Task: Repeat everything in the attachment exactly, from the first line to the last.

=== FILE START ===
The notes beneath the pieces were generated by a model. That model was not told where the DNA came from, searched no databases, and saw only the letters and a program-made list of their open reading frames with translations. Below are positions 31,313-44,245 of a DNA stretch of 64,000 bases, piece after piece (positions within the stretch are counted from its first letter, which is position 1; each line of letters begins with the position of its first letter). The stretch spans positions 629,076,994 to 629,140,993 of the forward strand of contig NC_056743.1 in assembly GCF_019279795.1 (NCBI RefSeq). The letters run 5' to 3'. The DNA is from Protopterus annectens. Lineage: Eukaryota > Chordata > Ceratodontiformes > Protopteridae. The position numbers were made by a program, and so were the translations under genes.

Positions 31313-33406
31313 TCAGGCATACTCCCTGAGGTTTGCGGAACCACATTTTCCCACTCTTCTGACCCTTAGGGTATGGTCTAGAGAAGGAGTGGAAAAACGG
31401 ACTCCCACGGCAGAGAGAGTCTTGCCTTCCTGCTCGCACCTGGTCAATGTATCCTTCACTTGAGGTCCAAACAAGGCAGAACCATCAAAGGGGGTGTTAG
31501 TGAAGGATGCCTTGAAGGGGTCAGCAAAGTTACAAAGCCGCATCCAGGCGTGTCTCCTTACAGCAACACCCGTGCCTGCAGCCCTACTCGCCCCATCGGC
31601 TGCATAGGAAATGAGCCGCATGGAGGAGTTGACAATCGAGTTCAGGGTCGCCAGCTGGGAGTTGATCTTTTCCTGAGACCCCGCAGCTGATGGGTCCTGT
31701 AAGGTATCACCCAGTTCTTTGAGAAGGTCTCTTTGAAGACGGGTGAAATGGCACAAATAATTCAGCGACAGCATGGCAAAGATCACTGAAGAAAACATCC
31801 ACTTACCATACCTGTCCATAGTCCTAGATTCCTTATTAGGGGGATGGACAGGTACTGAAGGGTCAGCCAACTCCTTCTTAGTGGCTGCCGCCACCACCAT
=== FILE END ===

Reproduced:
The notes beneath the pieces were generated by a model. That model was not told where the DNA came from, searched no databases, and saw only the letters and a program-made list of their open reading frames with translations. Below are positions 31,313-44,245 of a DNA stretch of 64,000 bases, piece after piece (positions within the stretch are counted from its first letter, which is position 1; each line of letters begins with the position of its first letter). The stretch spans positions 629,076,994 to 629,140,993 of the forward strand of contig NC_056743.1 in assembly GCF_019279795.1 (NCBI RefSeq). The letters run 5' to 3'. The DNA is from Protopterus annectens. Lineage: Eukaryota > Chordata > Ceratodontiformes > Protopteridae. The position numbers were made by a program, and so were the translations under genes.

Positions 31313-33406
31313 TCAGGCATACTCCCTGAGGTTTGCGGAACCACATTTTCCCACTCTTCTGACCCTTAGGGTATGGTCTAGAGAAGGAGTGGAAAAACGG
31401 ACTCCCACGGCAGAGAGAGTCTTGCCTTCCTGCTCGCACCTGGTCAATGTATCCTTCACTTGAGGTCCAAACAAGGCAGAACCATCAAAGGGGGTGTTAG
31501 TGAAGGATGCCTTGAAGGGGTCAGCAAAGTTACAAAGCCGCATCCAGGCGTGTCTCCTTACAGCAACACCCGTGCCTGCAGCCCTACTCGCCCCATCGGC
31601 TGCATAGGAAATGAGCCGCATGGAGGAGTTGACAATCGAGTTCAGGGTCGCCAGCTGGGAGTTGATCTTTTCCTGAGACCCCGCAGCTGATGGGTCCTGT
31701 AAGGTATCACCCAGTTCTTTGAGAAGGTCTCTTTGAAGACGGGTGAAATGGCACAAATAATTCAGCGACAGCATGGCAAAGATCACTGAAGAAAACATCC
31801 ACTTACCATACCTGTCCATAGTCCTAGATTCCTTATTAGGGGGATGGACAGGTACTGAAGGGTCAGCCAACTCCTTCTTAGTGGCTGCCGCCACCACCAT